By day, Mirah Horowitz is an executive recruiter. By night/weekend, she runs a volunteer dog rescue organization.
Mirah Horowitz happily works like a dog to keep her dual gigs going. And actually, one of those gigs has her working with dogs, too. To date: more than 4,200.
That's because Horowitz volunteers as the executive director of Lucky Dog Animal Rescue. Since Horowitz started Lucky Dog in May 2009, the all-volunteer non-profit has saved dogs from shelters in Virginia and the Carolinas.
During one of Lucky Dog's transports, anywhere from one to 50 dogs are driven from a shelter to meet their new adoptive and foster owners in D.C. The two-dozen canines arriving today come from a shelter inside South Carolina's Pickens County Prison.
"These dogs had been in the shelter where there is a 100 percent euthanasia rate," Horowitz says. "Every single one of the dogs that came off the van today would have been killed if it wasn't for us. And some of them are a little tentative to come out of the crate, they don't really know, 'do I really want to come out of the crate right now?' And then they do, and it's like, wow, this whole new life."
Making that "whole new life" possible takes a ton of energy and effort. After all, Lucky Dog isn't just constantly seeking adoptive and foster homes, it's seeking the right ones. So Horowitz's moonlighting gig involves quite a bit of matchmaking, but then so does her day job.
As an executive search consultant for Russell Reynolds Associates, Horowitz matches executive candidates with high-level positions at non-profits. So right now, she's seeking everything from a Vice President of Research for Michigan State University to the Edward M. Kennedy Institute for the Senate President.
Speaking of Sen. Kennedy, Horowitz says he greatly influenced her career path, because she hasn't always done executive recruiting. After law school, she clerked for several justices, including Supreme Court Justice Stephen Breyer, and eventually became legal counsel for Sen. Robert Menendez, and Sen. John Kerry.
That's where Ted Kennedy comes in. Because when Horowitz was growing up, her father was Kennedy's Chief of Staff.
Every time a school vacation came along, she says, "I would beg my dad to please take me to work with him so I could answer the phones, and ride the subway from the Russell Building to the Capitol and eat lunch at The Monocle. And that was like, the best day in the world for me. So I grew up always thinking one day I want to be just like my dad and work in the Senate. So a little bit of a childhood dream come true!"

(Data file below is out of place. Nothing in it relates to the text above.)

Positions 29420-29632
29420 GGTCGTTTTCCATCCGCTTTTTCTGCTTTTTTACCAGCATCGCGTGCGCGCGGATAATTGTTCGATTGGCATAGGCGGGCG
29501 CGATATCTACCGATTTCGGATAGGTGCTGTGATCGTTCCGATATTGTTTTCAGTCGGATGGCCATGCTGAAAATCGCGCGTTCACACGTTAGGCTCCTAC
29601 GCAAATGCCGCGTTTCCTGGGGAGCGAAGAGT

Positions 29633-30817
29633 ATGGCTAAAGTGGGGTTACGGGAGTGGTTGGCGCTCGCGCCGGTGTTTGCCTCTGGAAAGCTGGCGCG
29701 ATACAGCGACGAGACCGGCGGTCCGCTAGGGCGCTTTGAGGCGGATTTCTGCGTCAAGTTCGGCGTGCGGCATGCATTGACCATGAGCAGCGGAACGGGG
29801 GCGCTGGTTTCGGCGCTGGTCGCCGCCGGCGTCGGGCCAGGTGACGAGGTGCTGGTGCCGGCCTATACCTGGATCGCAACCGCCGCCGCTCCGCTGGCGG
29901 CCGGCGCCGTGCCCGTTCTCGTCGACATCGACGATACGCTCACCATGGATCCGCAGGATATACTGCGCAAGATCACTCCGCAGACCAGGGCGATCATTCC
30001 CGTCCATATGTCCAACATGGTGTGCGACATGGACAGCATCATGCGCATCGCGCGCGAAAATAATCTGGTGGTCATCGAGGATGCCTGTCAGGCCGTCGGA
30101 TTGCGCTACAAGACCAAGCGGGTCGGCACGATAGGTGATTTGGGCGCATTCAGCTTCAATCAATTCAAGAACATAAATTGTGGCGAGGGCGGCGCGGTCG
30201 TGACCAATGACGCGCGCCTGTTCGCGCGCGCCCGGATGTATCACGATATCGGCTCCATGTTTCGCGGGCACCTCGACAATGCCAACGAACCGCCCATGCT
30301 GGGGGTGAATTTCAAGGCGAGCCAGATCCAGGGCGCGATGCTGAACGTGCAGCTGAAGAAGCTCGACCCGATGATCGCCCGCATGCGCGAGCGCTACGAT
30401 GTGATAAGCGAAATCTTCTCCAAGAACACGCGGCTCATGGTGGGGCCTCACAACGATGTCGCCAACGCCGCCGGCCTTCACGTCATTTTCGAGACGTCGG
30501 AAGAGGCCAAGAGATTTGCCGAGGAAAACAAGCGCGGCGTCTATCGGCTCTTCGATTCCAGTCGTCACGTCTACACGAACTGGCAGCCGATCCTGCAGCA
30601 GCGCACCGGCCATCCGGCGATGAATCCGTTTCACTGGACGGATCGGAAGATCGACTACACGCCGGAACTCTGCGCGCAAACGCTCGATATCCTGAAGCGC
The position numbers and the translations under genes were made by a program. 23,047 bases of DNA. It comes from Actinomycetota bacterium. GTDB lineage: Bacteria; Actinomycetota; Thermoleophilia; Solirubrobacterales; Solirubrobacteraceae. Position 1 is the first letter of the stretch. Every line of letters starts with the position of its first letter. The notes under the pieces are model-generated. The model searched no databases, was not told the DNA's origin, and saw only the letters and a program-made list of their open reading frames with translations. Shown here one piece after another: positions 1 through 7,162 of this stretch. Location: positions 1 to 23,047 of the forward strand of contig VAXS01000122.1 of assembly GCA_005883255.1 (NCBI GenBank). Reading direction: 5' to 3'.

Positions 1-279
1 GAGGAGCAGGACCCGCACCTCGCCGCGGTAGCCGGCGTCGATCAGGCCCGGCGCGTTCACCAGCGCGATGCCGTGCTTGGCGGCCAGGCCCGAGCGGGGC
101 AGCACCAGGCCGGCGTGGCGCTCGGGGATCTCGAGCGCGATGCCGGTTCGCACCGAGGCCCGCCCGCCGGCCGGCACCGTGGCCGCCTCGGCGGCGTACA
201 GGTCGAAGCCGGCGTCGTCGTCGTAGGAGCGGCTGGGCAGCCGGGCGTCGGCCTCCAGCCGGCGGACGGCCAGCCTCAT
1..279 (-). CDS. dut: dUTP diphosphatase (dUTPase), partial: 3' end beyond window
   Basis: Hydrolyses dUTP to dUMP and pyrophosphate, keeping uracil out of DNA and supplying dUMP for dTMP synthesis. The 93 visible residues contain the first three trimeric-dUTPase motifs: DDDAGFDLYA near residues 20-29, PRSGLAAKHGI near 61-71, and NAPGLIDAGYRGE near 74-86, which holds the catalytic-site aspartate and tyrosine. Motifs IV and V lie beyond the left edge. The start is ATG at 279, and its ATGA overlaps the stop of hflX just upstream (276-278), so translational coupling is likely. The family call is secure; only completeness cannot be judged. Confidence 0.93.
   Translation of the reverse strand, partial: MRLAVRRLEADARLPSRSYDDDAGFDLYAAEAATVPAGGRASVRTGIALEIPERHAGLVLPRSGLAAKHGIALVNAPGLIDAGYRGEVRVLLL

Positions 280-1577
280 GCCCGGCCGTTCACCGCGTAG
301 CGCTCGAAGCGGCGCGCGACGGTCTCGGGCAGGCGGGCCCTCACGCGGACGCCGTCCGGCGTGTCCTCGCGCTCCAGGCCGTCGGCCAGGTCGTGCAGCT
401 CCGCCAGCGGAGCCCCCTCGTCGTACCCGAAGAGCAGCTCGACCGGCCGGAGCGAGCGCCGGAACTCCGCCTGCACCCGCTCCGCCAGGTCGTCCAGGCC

After achieving that dream, Horowitz worked for the Obama Administration, before joining the U.S. Department of Justice.
"But after some time I started thinking, 'I've done this government thing for a while,'" Horowitz says. "I've actually been in all three branches. I've been in the executive branch, I've been in the legislative branch, I've clerked on the Court."
So when she heard about the position at Russell Reynolds, she jumped at the chance.
"I realized that the interaction with people, and the networking and the consultant aspect of what we do; it's like a puzzle," she says. "What do they want? What do they need? And what can they get? And trying to make those three pieces fit together is fascinating to me."
And that same puzzle comes in to play at Lucky Dog Animal Rescue.
"We have actually an official matchmaking team," Horowitz says. "So that if people say, 'I think I'm ready for a dog but I don't really know what dog, and I don't just want to pick a picture off the Internet or whatever,' we'll take those applications and work with them and talk to them and figure out what the right dog for their family is."
Then there are the logistics of foster care for dogs that aren't immediately adopted. There are the occasional medical issues and emergencies. All in all, running Lucky Dog and working at Russell Reynolds definitely keeps Horowitz on her toes. The way she puts it, "there isn't a whole of Mirah time at this point."
But that's about to change. Lucky Dog has finally raised enough money to hire its first paid employee, a chief operating officer. And that could take a lot off of Horowitz's plate as Lucky Dog's executive director.
"I would really like to see it become an organization that's a little bit separate from me," she says. "I think anyone who founds something wants it to live beyond them, and it's frankly something that I've learned at Russell Reynolds as I've done searches for organizations that their founder is moving on, and it's a difficult thing, and a challenging thing. But it's an important thing. It's important for the volunteers. It's, in this case, important for the dogs!"
For now, though, Horowitz says she's happy leading her double life, whether she's matching people and institutions, or people and dogs.
"It is worth the long hours," she says. "Absolutely. I wouldn't change it for the world. I really wouldn't. Even if it meant I could get, you know, a full eight hours of sleep every night, I wouldn't change it!"
Because it's one thing to be dog-tired. It's something else to make sure that every dog--4,200 and counting--has its day.
[Music: "The Dog Song" by Nellie McKay from Get Away From Me]
When you give to WAMU, your tax-deductible membership gift helps make possible award-winning programs such as Morning Edition, All Things Considered, The Diane Rehm Show, The Kojo Nnamdi Show, and other favorites.